Lynx Blue Line Extension serves as attractive asset to lure 2020 RNC

Updated: Jun. 26, 2018 at 11:27 AM EDT
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CHARLOTTE, NC (WBTV) - As Charlotte waits to see if she will host the 2020 Republican National Convention, one major asset is making the city that much more appealing.

Reports state that Charlotte is competing against Las Vegas for the event and the decision is expected to come mid-July.

However, Charlotte added the Blue Line Extension since when the Democratic National Convention was hosted in the city in 2012. That light rail system and extension have spurred economic development up and down the rail line.

"They liked what they saw when they were here in 2012 and we have grown exponentially since then," Gregg Phipps, who is a Charlotte city councilman, said.

FULL COVERAGE: Click here for full coverage of Charlotte's bid for the 2020 RNC

Phipps chairs the Transportation committee for the city of Charlotte. He says the biggest change to the city since the DNC is the addition of the rail line to serve north Charlotte and the University City area.

"It allows venues to expand into the Northeast," said Phipps.

What that means is that if the RNC does come to town, then there will more places to put people which was a problem in 2012.

Both CATS and Charlotte Center City Partners declined an interview request because the official announcement has not been made, but WBTV interviewed CEO Michael Smith several months ago.

"Any hotels that are built along the Blue Line are convention center hotels because you have a direct connect," said Michael Smith, who is the president and CEO of Charlotte Center City Partners in an interview earlier this year.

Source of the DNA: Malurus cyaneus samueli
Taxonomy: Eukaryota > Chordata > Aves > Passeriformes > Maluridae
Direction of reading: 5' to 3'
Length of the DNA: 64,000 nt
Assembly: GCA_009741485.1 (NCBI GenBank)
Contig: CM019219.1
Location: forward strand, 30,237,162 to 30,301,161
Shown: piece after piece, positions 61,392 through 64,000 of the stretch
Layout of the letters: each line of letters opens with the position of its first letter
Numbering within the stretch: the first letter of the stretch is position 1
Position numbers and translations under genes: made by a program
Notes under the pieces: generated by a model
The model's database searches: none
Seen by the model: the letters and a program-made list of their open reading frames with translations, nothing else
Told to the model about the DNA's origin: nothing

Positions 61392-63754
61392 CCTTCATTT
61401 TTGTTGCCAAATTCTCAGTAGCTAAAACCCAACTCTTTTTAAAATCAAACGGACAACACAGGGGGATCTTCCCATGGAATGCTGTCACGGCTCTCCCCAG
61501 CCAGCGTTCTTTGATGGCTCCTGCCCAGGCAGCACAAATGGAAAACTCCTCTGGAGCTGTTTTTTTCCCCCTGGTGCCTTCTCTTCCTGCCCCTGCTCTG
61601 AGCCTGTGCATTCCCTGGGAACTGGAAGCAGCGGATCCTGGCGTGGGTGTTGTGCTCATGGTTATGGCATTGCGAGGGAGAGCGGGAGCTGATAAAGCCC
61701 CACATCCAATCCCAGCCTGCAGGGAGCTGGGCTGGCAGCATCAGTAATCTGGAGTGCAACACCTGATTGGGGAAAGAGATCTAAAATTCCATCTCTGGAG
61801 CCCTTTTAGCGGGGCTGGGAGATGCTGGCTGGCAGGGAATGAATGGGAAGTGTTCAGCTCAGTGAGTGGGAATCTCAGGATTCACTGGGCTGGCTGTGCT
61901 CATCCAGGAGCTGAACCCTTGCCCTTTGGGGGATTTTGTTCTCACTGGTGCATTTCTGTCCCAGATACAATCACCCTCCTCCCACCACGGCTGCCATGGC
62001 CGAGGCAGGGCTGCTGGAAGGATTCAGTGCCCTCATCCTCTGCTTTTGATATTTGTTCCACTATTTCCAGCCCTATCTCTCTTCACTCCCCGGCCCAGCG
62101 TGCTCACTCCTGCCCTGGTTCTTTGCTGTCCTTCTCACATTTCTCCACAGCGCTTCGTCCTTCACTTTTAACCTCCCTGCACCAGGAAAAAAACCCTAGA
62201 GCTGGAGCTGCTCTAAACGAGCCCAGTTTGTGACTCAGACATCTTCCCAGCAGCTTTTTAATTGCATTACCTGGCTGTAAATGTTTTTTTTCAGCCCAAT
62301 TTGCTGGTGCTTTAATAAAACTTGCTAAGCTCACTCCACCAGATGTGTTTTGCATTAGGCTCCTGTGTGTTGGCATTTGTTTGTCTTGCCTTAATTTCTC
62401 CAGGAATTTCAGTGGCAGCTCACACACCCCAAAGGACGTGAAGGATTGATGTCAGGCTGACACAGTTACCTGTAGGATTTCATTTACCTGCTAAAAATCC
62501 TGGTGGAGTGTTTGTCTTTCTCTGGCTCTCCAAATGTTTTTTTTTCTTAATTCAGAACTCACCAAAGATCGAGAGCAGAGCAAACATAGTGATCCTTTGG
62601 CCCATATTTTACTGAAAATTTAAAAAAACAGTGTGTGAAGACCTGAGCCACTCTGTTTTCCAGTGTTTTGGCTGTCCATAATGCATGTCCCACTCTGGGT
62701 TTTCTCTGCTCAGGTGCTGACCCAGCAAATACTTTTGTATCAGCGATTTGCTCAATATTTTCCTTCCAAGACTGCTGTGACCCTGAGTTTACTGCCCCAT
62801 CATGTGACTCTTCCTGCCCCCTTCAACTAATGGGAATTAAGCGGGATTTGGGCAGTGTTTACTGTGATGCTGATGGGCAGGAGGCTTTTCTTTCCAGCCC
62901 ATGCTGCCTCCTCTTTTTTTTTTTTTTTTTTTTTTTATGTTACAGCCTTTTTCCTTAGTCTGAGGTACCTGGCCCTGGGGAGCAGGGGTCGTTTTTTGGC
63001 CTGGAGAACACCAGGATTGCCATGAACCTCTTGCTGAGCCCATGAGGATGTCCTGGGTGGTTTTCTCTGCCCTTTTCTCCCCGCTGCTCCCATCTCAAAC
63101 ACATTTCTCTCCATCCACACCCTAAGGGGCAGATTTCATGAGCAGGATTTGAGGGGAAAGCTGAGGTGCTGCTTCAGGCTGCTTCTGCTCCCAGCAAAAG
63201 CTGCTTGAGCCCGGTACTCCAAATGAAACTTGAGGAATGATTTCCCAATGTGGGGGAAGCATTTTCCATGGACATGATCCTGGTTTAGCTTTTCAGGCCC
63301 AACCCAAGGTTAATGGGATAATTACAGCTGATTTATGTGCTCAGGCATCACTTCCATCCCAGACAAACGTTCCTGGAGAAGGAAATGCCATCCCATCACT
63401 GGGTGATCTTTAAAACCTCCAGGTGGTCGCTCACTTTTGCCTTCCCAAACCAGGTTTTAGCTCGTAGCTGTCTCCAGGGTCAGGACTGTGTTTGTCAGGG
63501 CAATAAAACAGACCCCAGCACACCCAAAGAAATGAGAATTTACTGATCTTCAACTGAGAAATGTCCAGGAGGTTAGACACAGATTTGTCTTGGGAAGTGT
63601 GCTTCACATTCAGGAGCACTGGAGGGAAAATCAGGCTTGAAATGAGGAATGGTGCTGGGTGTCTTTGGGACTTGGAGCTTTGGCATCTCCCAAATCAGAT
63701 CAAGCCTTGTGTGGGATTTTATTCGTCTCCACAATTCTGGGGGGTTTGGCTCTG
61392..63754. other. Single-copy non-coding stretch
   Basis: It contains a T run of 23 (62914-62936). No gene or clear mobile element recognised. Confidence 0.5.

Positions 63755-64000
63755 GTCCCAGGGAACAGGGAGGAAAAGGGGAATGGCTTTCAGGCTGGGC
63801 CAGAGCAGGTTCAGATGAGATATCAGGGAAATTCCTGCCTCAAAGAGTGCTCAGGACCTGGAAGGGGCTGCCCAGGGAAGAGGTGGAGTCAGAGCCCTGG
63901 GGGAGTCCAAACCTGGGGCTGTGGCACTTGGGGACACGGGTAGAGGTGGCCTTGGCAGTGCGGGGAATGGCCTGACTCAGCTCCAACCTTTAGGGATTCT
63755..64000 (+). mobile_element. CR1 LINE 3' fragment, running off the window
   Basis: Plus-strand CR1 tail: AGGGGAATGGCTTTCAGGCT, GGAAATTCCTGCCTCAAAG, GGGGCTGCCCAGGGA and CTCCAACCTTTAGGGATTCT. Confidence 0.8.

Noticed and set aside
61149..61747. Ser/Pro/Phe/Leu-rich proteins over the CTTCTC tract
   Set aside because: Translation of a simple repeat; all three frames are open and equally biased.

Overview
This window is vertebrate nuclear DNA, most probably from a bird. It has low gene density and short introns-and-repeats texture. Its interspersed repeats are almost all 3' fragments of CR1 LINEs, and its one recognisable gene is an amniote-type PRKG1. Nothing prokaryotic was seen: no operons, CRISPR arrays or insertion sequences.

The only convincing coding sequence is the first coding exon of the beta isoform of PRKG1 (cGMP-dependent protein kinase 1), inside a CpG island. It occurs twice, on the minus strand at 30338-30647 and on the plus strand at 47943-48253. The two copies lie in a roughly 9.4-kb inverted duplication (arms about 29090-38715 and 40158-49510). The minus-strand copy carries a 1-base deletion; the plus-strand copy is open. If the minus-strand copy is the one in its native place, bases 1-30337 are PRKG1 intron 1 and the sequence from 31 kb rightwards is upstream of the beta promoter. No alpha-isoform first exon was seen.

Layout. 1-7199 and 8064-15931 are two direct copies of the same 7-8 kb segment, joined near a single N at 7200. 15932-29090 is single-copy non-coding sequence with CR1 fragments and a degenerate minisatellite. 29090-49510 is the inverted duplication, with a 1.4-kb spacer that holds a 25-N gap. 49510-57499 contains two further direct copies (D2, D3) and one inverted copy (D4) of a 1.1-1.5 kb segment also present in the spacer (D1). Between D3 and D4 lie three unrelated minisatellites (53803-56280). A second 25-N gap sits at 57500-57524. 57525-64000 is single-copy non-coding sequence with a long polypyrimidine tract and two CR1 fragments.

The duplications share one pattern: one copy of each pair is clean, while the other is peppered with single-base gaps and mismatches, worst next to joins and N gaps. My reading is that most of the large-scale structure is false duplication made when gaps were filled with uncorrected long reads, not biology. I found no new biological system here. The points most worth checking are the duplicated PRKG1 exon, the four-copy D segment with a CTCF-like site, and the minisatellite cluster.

According to Charlotte Regional Visitor's Authority, there are more than 3,500 hotels in the University City area and close to 2,000 hotels are under construction, planned or have recently been built along the Lynx Blue Line Extension. These numbers don't include the thousands of rooms in uptown Charlotte.

"Some smaller hotels are being placed there. Another major hotel and conference center is being planned," said Phipps.

So, when organizers are looking at the cities at capacity to host, uptown Charlotte's footprint spreads far beyond the skyscrapers.

"Anywhere from 22 to 25 minutes. You are from the Charlotte Main Station to the 7th Street station," said Phipps. He admits that much work still needs to be done to the light rail system to make Charlotte competitive with other major cities.

"We really need some more east/west connection. Get a real transportation hub," said Phipps.

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